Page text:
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Monday, January 30, 2017

Obama Praises Protests

US President Barack Obama in Athens
© Getty Images US President Barack Obama in Athens

Former President Barack Obama released a statement on Monday commending Americans for the widespread protests in response to President Donald Trump’s sweeping immigration order.
Obama, in his first public statement since leaving the White House, said he was “heartened by the level of engagement taking place in communities around the country.”
“Citizens exercising their Constitutional right to assemble, organize and have their voices heard by the elected officials is exactly what we expect to see when American values are at stake,” he said.
Thousands across the U.S. and the world protested Trump’s ban on immigration from seven Muslim-majority countries as travelers were detained in airports. Trump has justified the ban by comparing it to Obama’s 2011 policy on refugees from Iraq.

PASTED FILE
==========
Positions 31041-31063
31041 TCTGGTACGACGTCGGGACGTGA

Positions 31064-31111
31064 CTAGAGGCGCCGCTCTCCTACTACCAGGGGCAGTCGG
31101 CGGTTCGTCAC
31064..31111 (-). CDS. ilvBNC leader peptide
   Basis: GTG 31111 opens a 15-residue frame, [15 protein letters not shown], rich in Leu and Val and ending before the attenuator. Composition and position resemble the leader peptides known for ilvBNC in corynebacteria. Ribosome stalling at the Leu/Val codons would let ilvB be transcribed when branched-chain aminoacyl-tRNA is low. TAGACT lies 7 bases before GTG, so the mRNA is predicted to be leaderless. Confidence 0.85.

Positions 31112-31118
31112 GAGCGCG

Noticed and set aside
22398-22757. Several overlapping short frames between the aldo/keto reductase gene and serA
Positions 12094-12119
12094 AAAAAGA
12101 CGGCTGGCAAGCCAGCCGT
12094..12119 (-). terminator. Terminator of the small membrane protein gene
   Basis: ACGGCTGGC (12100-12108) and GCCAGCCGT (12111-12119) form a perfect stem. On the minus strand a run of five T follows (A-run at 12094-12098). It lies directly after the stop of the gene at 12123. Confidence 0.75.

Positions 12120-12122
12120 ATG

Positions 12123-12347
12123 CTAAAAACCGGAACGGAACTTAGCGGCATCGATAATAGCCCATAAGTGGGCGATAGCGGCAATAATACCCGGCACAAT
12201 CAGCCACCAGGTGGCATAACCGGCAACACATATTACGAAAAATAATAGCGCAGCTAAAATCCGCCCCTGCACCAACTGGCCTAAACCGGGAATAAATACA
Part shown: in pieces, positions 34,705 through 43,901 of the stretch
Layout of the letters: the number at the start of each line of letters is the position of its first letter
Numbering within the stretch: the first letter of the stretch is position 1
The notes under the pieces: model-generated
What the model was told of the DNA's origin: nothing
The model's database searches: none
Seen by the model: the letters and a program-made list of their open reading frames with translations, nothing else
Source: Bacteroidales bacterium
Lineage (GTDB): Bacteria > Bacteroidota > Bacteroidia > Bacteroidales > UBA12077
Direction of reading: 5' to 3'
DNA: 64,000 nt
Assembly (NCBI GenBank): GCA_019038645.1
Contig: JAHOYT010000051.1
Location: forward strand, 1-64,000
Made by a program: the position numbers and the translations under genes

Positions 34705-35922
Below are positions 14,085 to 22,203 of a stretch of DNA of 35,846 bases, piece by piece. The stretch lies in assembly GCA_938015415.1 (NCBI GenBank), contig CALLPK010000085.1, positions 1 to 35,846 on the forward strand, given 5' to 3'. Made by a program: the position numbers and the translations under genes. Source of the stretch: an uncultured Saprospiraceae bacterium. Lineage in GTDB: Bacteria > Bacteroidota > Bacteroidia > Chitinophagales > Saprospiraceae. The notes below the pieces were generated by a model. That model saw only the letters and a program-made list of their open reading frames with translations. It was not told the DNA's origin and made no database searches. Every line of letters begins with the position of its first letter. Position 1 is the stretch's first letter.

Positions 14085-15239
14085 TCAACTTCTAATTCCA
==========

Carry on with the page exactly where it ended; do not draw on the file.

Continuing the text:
Obama in the statement said he “fundamentally disagrees with the notion of discriminating against individuals because of their faith or religion.”
We're glad Pres. Obama is finally speaking out although he doesn't name names. We get who he is talking about.

Sunday, January 29, 2017

'Let Them in' !!





Ivanka Trump Posts Photo of Date Outfit in Midst of Humanitarian Chaos


On a day when Donald Trump's executive order banning travelers from seven Muslim countries sparked outcry on social media and protests at airports from coast to coast, the president's daughter had something else on her mind: her date outfit.